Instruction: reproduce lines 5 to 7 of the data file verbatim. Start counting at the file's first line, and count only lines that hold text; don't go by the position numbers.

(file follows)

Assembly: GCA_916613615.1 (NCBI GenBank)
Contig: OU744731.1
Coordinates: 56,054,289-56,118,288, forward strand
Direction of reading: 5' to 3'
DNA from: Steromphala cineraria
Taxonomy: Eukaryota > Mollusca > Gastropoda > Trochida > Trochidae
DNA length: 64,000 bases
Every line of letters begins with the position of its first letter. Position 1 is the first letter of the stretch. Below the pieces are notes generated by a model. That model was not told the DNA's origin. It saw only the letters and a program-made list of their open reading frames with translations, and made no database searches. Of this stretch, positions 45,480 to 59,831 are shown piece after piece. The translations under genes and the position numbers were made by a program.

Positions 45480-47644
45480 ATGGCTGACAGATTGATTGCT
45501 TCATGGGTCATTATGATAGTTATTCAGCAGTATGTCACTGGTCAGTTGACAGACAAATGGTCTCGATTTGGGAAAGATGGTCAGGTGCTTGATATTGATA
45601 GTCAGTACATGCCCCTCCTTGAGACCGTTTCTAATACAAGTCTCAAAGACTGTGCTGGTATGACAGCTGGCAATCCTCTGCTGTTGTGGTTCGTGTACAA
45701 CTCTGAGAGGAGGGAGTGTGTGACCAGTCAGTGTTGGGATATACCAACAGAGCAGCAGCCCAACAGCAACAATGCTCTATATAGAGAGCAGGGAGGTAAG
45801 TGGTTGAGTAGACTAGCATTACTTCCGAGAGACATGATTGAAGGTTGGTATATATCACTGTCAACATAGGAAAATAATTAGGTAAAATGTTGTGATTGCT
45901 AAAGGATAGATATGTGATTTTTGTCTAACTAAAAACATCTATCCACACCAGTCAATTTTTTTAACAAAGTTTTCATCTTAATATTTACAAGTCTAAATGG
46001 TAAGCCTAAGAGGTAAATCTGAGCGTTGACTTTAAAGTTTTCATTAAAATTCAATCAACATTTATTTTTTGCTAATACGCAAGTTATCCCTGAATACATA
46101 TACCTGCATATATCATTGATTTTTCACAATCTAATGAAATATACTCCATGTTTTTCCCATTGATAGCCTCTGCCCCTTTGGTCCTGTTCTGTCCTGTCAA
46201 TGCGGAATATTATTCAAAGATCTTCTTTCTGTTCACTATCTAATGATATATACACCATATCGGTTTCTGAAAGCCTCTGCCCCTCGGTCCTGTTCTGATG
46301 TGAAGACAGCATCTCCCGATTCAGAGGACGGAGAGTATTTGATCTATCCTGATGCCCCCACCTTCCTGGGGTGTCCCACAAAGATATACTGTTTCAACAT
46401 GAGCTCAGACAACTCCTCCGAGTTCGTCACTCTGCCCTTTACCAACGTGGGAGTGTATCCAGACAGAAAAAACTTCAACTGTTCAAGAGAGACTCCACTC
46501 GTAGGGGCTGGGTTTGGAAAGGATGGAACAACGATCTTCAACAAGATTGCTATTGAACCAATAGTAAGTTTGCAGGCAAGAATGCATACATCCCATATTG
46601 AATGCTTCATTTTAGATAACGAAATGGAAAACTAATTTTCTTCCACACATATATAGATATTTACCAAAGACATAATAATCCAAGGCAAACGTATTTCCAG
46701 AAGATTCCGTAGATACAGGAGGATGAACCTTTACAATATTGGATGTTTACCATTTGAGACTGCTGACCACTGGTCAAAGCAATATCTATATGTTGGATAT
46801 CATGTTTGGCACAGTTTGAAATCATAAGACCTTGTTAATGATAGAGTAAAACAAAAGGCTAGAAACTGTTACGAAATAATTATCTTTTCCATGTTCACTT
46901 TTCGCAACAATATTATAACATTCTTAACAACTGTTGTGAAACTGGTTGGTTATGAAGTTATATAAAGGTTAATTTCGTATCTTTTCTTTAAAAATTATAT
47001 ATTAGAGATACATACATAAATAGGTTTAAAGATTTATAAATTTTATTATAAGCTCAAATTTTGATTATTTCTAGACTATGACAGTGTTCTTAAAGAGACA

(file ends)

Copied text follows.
DNA from: Steromphala cineraria
Taxonomy: Eukaryota > Mollusca > Gastropoda > Trochida > Trochidae
DNA length: 64,000 bases